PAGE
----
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Pepperdine | Graziadio Business School

Maria Glymph, MSOD '13

MSOD Resources and Relationships Create Impact Well Beyond The Program Experience

About Josh Epperson

For the past decade, Josh has worked at Navalent helping leaders and organization overcome their business challenges. He works with a variety of organizations and leaders ranging from community-based NGOs to privately owned business to multi-billion dollar public corporations.

Josh: Maria, what are you currently up to?

Maria: I am in the middle of a major transition – lots of change. For most of my career, I’ve been an independent consultant focusing on organization effectiveness and management consulting. Recently I worked in a long-term contract with Chevron on a Major Capital Project as an embedded organization effectiveness consultant to the project team. My role included org design, facilitation, leadership development, team performance, individual and team coaching, and a variety of other results-focused activities. But now, I’m going internal. I’ve accepted a position with Bayer in Leverkusen, Germany to provide OD and Change at the corporate level.

Josh: Tell me a little about your MSOD experience.

Maria: The MSOD program at Pepperdine is considered one of the best programs in the country, and it was founded and led by the people who set the stage for organizational management practice. I underscore that the program is rooted in folks who started the field and shaped management science: Block, Beckhard, Schein, Petrella. An impressive roster.

Oftentimes people ask if I spent all my time in Malibu at the main campus. Nope, we weren't in Malibu. We had the chance to go to France, Costa Rica, and China – spending time in the global setting. I think that's a big part of what makes this program great and different. The program offers transformation on a number of levels.
For some, it's personal, opening up in a way that is new, in a new space, with the first opportunity for true self-reflection. For others, it's building on perspective and tools and practices.

Regardless, the program is about change, and it happens to each individual. It’s valuable to experience and learn about personal and group dynamics. 

As to my experience, I had been doing OD work when I started the program but the program gave me a language and framework to hang my existing work upon. And it gave me new tools and new perspectives. I loved org design and coupling that with polarity management created a good structure. There were so many powerful books, so many powerful thought leaders. The faculty was wonderful.

Josh: Where there any defining moments for you during the program?

Maria: At the very beginning of our program, the learning group consultants gave their practice point of view. They talked about their consulting and how they approach their work. One of the consultants spoke, and he literally said what I was thinking. That was big moment for me. Today, I consider him to be one of my dearest friends in life and work. From a work perspective we talk about the work we’re doing and share stories. On the personal side, we talk about our love of reading and politics and we have a nice robust relationship, and it just works. It’s a real treasure. He’s a treasure – here’s to you Jeff McCollum.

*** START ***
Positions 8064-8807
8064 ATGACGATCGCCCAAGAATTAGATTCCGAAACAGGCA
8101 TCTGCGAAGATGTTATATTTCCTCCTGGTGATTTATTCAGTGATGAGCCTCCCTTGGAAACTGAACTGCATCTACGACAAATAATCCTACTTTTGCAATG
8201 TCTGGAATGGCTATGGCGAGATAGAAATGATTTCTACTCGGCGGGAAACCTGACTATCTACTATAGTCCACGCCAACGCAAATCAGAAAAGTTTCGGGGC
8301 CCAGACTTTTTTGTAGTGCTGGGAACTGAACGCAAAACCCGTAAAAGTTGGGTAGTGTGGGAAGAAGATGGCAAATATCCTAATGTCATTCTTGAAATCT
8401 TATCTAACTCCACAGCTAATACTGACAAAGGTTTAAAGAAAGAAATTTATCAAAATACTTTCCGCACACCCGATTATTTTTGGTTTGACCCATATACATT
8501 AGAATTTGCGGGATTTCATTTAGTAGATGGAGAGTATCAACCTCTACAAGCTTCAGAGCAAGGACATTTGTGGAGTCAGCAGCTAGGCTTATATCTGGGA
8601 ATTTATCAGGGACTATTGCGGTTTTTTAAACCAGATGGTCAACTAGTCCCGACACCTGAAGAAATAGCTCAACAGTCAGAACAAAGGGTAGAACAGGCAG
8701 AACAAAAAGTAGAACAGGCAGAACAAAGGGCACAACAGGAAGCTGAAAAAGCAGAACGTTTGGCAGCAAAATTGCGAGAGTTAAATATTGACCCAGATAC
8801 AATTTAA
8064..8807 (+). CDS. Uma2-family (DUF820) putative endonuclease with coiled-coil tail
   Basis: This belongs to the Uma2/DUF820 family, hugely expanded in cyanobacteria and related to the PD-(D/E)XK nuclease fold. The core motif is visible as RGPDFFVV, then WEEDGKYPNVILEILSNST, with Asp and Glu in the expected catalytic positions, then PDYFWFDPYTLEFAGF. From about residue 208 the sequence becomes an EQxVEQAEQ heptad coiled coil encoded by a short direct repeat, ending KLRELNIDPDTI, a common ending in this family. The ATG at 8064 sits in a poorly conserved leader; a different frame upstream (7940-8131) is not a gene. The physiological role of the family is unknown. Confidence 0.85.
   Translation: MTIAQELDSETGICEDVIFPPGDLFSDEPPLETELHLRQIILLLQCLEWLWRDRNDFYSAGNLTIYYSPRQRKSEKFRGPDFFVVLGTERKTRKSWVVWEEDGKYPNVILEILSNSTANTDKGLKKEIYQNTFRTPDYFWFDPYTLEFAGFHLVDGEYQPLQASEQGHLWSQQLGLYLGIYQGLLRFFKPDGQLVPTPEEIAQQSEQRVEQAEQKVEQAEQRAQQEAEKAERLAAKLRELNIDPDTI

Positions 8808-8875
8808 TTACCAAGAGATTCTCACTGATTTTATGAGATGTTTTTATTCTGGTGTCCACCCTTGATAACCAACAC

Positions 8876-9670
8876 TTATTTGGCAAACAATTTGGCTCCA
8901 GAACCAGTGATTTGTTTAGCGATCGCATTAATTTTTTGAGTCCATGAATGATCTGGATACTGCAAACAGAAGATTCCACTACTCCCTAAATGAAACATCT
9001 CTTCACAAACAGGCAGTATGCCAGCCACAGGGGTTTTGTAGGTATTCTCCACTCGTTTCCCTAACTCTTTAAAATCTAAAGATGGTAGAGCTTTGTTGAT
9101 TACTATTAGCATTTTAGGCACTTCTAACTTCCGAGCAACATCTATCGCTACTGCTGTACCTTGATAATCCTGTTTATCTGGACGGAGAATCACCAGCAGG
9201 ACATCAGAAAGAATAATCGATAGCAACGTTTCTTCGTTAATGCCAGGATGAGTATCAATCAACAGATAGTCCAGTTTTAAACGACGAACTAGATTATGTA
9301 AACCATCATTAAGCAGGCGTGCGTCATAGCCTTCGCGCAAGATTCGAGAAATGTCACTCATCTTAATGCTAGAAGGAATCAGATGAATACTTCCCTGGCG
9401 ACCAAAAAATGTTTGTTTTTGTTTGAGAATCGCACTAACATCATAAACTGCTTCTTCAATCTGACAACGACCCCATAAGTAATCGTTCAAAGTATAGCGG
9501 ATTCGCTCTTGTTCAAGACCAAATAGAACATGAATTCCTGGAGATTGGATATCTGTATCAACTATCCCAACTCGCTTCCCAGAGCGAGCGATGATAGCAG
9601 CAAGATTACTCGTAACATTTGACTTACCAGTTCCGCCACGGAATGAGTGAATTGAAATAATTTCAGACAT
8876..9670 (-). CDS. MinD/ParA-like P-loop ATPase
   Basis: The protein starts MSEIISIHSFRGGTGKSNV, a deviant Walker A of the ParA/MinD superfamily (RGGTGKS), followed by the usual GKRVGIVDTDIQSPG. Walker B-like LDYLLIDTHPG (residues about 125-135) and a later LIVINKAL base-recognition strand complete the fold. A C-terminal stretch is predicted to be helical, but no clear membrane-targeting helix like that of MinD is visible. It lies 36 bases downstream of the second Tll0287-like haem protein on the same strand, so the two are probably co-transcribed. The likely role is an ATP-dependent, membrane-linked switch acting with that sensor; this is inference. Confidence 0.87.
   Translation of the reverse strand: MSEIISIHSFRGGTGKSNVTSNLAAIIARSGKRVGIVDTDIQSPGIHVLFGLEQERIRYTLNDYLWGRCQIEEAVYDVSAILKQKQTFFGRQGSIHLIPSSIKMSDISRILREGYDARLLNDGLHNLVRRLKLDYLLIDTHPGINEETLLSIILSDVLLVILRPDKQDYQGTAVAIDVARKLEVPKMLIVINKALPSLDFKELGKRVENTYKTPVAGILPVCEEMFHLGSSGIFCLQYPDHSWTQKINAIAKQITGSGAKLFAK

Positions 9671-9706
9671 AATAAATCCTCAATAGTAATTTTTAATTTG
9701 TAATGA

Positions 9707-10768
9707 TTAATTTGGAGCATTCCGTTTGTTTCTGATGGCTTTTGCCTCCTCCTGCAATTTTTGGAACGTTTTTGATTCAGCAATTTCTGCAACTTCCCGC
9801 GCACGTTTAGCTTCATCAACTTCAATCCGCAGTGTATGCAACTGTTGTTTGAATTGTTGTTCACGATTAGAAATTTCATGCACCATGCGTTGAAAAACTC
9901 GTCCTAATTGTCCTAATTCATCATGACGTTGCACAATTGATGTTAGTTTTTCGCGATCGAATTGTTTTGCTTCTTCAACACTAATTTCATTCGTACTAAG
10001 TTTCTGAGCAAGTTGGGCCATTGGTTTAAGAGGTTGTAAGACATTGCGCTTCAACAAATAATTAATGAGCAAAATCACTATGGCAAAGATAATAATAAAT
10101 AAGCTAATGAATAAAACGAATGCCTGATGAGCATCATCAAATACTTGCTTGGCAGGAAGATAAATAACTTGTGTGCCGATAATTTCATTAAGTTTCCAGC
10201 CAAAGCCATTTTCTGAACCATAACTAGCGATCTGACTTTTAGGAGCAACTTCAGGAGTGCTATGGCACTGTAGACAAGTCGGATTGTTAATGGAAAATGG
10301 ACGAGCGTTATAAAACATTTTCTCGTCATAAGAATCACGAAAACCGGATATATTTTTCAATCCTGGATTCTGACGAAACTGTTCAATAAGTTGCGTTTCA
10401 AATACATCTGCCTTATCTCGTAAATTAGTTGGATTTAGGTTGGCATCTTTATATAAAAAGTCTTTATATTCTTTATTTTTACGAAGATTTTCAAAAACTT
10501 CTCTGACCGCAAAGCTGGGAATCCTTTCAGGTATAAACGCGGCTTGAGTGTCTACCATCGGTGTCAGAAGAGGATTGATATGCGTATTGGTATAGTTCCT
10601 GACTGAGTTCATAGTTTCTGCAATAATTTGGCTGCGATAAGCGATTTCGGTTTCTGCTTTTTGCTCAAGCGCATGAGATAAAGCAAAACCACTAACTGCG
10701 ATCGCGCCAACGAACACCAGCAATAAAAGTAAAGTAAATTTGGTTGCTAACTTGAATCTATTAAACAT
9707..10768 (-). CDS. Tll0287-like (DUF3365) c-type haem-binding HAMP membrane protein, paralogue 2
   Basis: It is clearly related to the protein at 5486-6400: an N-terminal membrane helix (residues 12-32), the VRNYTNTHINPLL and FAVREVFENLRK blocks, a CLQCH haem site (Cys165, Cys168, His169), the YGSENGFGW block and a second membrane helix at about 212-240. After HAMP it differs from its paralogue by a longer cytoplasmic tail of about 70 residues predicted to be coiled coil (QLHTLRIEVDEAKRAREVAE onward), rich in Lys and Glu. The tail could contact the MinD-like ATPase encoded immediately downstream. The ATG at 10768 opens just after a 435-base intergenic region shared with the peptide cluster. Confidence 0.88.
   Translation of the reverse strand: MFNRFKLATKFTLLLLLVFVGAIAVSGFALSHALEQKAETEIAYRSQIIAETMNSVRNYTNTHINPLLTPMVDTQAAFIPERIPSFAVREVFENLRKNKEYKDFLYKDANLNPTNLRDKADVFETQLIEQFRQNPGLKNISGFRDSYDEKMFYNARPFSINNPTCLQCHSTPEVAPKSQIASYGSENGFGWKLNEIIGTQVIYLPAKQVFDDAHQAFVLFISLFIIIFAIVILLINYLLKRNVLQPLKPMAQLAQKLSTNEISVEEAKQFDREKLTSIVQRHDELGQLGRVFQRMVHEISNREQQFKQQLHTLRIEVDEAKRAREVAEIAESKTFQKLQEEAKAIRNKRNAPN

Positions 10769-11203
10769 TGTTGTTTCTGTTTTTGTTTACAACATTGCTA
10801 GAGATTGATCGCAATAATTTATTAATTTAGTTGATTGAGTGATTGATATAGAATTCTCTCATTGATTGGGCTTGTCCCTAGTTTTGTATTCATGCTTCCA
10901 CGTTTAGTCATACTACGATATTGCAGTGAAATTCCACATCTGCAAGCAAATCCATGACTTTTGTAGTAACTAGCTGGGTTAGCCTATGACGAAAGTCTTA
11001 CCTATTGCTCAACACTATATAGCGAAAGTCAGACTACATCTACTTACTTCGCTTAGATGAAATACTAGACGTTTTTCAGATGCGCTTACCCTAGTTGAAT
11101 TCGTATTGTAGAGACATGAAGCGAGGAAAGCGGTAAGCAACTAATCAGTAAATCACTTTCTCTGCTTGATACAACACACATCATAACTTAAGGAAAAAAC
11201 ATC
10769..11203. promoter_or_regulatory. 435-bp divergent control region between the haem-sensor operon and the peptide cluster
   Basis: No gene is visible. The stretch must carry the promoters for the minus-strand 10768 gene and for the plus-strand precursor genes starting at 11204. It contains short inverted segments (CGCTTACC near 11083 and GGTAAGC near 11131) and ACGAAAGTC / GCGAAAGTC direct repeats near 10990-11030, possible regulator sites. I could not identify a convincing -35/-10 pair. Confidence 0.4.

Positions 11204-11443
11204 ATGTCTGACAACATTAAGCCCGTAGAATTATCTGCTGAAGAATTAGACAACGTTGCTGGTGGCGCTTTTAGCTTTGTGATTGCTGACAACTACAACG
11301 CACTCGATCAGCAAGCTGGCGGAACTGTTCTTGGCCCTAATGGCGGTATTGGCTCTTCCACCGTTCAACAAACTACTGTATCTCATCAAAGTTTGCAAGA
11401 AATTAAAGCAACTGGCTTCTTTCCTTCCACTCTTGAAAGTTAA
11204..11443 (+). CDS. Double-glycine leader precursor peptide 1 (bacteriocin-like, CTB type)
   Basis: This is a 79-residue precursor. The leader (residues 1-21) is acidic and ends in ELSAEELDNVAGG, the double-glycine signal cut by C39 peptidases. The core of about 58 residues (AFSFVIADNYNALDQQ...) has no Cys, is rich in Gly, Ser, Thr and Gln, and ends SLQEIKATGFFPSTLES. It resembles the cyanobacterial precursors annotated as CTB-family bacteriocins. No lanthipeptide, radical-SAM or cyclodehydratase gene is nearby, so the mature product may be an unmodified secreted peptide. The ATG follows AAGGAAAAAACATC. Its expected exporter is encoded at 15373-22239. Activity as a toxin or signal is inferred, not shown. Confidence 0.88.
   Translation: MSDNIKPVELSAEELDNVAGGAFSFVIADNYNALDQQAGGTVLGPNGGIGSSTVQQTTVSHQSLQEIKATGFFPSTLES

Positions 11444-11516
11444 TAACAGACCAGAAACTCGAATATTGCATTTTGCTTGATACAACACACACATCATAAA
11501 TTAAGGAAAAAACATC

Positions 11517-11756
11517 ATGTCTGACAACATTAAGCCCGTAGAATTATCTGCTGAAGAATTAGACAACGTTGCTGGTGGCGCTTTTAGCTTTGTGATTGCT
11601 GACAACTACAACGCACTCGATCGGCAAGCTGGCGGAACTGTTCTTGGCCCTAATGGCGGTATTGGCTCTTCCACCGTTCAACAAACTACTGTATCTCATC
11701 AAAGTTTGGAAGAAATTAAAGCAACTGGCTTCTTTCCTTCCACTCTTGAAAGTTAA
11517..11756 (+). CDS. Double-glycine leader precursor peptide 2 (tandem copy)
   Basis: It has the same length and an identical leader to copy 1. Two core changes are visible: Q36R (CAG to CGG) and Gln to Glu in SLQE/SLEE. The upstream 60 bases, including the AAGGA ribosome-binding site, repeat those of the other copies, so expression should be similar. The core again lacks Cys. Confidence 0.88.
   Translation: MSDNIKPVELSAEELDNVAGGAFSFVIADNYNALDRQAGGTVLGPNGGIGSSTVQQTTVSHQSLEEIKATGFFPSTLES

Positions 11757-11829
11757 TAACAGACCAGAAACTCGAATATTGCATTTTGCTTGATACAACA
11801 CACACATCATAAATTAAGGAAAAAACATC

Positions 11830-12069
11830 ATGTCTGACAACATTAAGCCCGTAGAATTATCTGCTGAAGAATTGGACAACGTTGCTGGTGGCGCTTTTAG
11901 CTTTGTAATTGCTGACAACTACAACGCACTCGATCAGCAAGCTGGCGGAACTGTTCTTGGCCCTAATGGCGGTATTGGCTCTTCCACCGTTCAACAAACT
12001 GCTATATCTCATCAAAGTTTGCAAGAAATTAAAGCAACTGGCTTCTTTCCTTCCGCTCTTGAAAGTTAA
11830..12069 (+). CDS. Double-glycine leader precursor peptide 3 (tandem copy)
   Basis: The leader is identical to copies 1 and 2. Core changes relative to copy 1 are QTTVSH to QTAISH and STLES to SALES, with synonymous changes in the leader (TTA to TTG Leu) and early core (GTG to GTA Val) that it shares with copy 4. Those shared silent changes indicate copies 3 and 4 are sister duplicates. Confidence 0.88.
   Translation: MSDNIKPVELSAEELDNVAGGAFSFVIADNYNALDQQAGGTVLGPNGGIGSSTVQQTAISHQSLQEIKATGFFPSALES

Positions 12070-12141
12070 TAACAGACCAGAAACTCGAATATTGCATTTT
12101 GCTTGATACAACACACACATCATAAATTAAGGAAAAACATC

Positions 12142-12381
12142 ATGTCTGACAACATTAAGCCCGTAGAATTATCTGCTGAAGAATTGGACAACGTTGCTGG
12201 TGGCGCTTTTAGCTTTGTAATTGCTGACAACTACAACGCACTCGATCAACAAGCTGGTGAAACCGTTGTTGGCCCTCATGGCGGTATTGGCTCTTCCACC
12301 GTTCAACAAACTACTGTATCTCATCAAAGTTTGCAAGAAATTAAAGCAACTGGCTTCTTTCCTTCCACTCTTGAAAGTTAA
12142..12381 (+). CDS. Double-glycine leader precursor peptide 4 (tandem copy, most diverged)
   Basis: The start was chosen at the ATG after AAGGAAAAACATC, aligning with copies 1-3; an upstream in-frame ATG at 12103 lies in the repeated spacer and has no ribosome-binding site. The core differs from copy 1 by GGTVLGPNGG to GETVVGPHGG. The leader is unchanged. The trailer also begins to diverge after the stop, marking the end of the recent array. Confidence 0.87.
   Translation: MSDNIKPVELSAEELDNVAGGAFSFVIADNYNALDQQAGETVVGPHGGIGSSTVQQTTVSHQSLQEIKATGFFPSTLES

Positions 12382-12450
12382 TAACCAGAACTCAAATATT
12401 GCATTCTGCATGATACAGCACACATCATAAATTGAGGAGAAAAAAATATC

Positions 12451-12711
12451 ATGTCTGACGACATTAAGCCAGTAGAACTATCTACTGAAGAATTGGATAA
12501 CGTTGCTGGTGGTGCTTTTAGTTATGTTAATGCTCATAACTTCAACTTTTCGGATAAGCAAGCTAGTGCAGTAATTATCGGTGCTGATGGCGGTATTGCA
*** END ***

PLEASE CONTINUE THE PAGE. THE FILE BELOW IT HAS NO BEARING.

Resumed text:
Josh: Talk to me about the how you connect the dots between your program experience and your impact at work.

Maria: I go back to my resources from the program often. I have revisited many of the texts and my notes or shared conversations and continue to mine MSOD resources to inform what I am doing. In terms of relationships, I have my learning group and learning group consultant, and then I have another local MSOD friend who was an initial introduction to the program (Michael Fischer).

We have a vibrant alumni network, and MSOD opens many doors. So the experience has a continuous impact on my work and my thinking. 

Josh: Do any specific client challenges come to mind?

Maria: I remember entering a client system that had a lot of unaddressed conflict. The first thing I tackled was the difficult relationships between two people. I pulled from the difficult conversations work we did in the program. We had to conduct some serious MSOD-like conversations and surprisingly they were willing to go there. The program was reflected in the ability to create that safe environment and to be vulnerable in that way. There was a high degree of emotion and lack of understanding as to how this issue was affecting the broader team and hindering all of the other work we needed to accomplish. We started there, committed to changing those fronts then we moved on to the broader organization clarity questions and challenges.

Josh: As you look into the future, how do you hope to increase your impact?

Maria: As I join Bayer, I find myself in a new industry, in a new country, and in a new culture. I plan to bring myself fully into this new adventure, and at the same time, I want to be culturally intelligent. In order to have impact, I have to ease into this new situation and ensure that I am managing my change – personal and professional – in a manner that is good for me and my new organization. It’s really very exciting.    

Josh: Anything else you want to add before we close?

Maria: I think the 40th anniversary alumni event highlighted the vibrancy and diversity of our community of practitioners. There are a lot of people using their MSOD experience in a variety of ways, and I am glad to be a part of that. It’s a wonderful tapestry of people. I’d like to learn more about what people are doing and how we can share and build upon each others’ experiences.